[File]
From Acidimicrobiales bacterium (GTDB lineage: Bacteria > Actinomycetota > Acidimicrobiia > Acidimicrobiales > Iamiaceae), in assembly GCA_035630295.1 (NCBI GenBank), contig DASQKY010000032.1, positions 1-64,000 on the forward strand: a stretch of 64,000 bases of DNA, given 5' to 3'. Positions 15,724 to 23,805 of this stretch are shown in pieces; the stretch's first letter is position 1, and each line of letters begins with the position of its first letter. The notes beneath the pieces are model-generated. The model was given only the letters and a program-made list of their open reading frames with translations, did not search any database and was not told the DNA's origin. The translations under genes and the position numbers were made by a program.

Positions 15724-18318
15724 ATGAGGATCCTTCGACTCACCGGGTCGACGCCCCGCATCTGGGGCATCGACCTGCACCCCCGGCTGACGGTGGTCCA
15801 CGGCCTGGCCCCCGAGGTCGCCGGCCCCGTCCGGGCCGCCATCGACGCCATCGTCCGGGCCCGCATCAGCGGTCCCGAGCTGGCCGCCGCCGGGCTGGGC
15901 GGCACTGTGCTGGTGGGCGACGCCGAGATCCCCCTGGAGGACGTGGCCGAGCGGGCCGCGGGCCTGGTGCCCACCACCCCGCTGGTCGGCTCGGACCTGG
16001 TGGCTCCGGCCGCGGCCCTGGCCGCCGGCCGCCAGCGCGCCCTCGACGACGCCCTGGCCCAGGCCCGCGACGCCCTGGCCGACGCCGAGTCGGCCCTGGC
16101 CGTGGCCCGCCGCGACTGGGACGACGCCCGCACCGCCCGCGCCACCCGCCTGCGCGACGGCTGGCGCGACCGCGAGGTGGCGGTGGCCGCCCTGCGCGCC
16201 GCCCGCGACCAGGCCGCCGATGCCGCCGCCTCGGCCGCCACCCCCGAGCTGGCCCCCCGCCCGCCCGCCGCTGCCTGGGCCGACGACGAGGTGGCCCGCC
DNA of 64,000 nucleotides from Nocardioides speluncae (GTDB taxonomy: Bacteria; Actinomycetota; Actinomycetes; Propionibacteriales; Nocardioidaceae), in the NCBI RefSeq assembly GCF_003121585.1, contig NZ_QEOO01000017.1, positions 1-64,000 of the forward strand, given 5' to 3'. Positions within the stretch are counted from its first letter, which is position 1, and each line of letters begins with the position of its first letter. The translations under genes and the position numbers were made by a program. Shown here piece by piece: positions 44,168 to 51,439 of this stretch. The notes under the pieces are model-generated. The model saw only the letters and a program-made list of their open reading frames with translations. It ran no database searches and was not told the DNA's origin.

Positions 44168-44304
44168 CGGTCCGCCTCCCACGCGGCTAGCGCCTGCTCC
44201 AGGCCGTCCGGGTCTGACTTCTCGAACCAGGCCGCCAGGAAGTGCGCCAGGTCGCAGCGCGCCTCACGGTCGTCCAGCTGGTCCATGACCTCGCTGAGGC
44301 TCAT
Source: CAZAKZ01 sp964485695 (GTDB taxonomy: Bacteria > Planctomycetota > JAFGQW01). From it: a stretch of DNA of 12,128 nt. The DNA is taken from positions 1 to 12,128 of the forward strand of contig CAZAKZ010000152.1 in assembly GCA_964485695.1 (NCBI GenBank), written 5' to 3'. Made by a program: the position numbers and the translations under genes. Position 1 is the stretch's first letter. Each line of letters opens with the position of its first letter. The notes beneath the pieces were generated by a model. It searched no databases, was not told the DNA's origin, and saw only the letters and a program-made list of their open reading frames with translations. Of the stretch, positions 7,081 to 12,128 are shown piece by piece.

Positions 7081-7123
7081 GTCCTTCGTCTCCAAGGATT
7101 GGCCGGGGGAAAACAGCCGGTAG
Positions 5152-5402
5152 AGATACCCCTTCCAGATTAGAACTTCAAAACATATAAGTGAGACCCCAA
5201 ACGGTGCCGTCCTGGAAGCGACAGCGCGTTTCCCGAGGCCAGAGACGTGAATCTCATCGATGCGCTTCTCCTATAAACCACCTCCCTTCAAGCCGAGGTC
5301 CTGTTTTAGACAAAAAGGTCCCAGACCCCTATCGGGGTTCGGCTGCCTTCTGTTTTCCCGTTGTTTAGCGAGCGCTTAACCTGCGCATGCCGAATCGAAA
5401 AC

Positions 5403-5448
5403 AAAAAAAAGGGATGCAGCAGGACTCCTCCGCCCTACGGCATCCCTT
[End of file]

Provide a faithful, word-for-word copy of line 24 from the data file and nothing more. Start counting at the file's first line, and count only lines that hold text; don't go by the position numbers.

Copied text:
5403 AAAAAAAAGGGATGCAGCAGGACTCCTCCGCCCTACGGCATCCCTT